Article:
The Phantoms played their first ever regular season game on October 4, 1996, defeating the Springfield Falcons 6–3 in Springfield. The franchise's first goal was scored by defenseman John Stevens, the team's first captain (who had, coincidentally, scored the first goal in Falcons' history as that team's first captain). The club made its Spectrum debut two days later on October 6 before an enthusiastic crowd of 9,166 which saw them defeat the visiting Rochester Americans 3–1 in the first regular season AHL game played in Philadelphia since the departure of the Philadelphia Firebirds in 1979. By season's end, the Phantoms had compiled a 49–18–3–10 record for a League-best 111 points, ten more than second overall Hershey's 101. Center Peter White captured the Sollenberger Trophy as the AHL's top scorer with 105 points while center Vaclav Prospal finished fourth overall in the League with 95 despite having been called up to the Flyers with 17 games left in the season.
After sweeping aside the Baltimore Bandits in three games in the opening round of their first-ever playoffs, the Phantoms then met their now already archrivals, the Hershey Bears, in a most eventful best-of-seven second round set. After dropping the opening game 5–3, the Phantoms evened the series with a 7–4 victory in a most memorable Game 2 which featured, among other things, 350 minutes in penalties (171 to the Phantoms), 14 game misconducts, a pair of suspensions, a one-sided fight in which goaltender Neil Little knocked-out Bears' backup goaltender Sinuhe Wallinheimo and, most unusual of all, the appearance in the game of no less than five goalies (Jean-Francois Labbe, Wallinheimo and Sylvain Rodrigue for Hershey; Little and Dominic Roussel for Philadelphia). After dropping Game 6, 3–2, in a marathon affair at Hershey that ended when Blair Atcheynum slipped the Bears' 57th shot of the night (and the 121st overall by both teams) behind Little on a breakaway at :42 of the third overtime, the Phantoms' first season came to an end when Hershey edged them again, 3–2, in Game 7 at the Spectrum three nights later on May 14. (Hershey went on to win their eighth Calder Cup title a few weeks later.)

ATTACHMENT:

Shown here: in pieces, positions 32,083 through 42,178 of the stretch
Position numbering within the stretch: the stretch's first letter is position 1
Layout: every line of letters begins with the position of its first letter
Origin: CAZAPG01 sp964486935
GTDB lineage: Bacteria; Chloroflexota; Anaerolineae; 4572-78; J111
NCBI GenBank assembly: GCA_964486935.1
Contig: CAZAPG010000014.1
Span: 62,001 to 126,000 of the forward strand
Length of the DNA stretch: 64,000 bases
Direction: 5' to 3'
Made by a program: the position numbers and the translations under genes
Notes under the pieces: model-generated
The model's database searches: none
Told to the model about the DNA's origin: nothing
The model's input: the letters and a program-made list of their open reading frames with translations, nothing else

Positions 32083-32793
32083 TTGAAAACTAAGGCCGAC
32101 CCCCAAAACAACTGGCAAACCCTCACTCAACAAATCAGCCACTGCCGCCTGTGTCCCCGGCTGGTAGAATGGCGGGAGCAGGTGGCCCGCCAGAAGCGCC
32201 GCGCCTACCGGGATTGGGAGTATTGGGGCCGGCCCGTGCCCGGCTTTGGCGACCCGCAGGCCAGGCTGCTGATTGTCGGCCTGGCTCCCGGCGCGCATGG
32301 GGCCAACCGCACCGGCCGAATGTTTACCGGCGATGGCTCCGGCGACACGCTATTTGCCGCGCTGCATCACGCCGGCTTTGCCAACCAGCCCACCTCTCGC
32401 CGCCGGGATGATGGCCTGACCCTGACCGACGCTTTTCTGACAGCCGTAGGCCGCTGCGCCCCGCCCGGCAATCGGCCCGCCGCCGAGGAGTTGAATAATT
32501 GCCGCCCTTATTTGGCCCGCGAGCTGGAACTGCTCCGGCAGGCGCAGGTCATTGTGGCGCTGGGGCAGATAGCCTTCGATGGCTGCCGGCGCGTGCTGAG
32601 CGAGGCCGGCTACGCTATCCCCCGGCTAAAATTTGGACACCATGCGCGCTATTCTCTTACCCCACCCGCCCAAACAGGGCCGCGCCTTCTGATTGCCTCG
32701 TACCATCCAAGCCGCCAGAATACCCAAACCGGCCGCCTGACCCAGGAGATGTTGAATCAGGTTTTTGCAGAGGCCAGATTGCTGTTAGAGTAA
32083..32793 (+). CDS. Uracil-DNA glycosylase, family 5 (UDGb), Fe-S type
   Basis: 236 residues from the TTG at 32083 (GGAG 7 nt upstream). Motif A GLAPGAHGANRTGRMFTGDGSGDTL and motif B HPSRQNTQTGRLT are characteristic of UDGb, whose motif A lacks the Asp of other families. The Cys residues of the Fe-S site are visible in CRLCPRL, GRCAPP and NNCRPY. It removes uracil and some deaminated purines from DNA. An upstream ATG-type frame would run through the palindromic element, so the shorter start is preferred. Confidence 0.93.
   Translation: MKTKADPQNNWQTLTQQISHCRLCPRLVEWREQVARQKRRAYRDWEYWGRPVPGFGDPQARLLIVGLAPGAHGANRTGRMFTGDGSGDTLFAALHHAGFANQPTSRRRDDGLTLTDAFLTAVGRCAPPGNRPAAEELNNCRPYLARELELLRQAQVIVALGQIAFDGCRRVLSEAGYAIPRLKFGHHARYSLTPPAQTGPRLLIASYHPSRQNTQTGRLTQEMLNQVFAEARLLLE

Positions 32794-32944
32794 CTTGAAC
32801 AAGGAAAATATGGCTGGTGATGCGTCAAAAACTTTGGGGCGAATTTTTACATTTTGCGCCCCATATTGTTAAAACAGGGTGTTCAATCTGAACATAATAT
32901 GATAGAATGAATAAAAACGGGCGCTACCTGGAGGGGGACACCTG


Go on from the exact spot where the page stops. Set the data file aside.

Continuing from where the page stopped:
1998: Philadelphia's first Calder CupEdit
As in their inaugural season, the Phantoms again finished first overall in 1997–98 with 106 points on a record of 47–23–2–10, and again Peter White took home the Sollenberger Trophy as the league's top scorer with another 105-point season. Sell-out crowds of 17,380 also packed the Spectrum eight times during the regular season schedule with a total season attendance of 472,392, and over 100,000 more attended the club’s home Calder Cup games during which the Phantoms played and defeated the Rochester Americans, Hershey Bears, Albany River Rats and Saint John Flames.
A crowd of 17,380 (the club's ninth sell-out of the year) filled the Spectrum on the evening of June 10, 1998, for Game 6 of the finals that saw the Phantoms play a virtually flawless contest as they defeated the Flames 6–1 behind the stellar goaltending of Neil Little, who had allowed just 48 post-season goals on his way to a 15–5 playoff record. Winger Mike Maneluk earned the Jack A. Butterfield Trophy as the playoff MVP while also being the League's leading post-season scorer with 34 points (13 goals and 21 assists). Team captain John Stevens (who had also won Calder Cups with Hershey in 1988 and Springfield in 1991, and would coach the Phantoms to another title in 2005) and his teammates paraded the Calder Cup around the same ice as the Flyers had skated their first Stanley Cup 24 years earlier.
1999 AHL All Star gameEdit
On January 24, 1999, the Phantoms hosted the 1999 AHL All-Star Game before a crowd of 14,120 at the then First Union (now Wells Fargo) Center. Philadelphia defenseman Serhiy Klymentiev, center Richard Park and goaltender Jean-Marc Pelletier all skated for the PlanetUSA team in that game, while centers Peter White and Jim Montgomery joined Head Coach Bill Barber and Assistant Coach Mike Stothers on the Canadian squad for which White also served as captain. Pelletier won the game’s MVP award with his outstanding period of work for PlanetUSA in their 5–4 win over Barber's Canadian squad.
The Phantoms continued to draw fans through the turnstiles at a prodigious rate in 1998–99 as they drew a then-franchise single game attendance record of 19,532 at the First Union Center on February 28, 1999, to see the Phantoms and the Kentucky Thoroughblades skate to a 3–3 draw. With a capacity crowd of 17,380 at the Spectrum on April 11 to watch the Phantoms conclude their home schedule against the Hershey Bears, the club established an AHL-best overall single season attendance record of 480,106 for an average of 12,002 fans per game.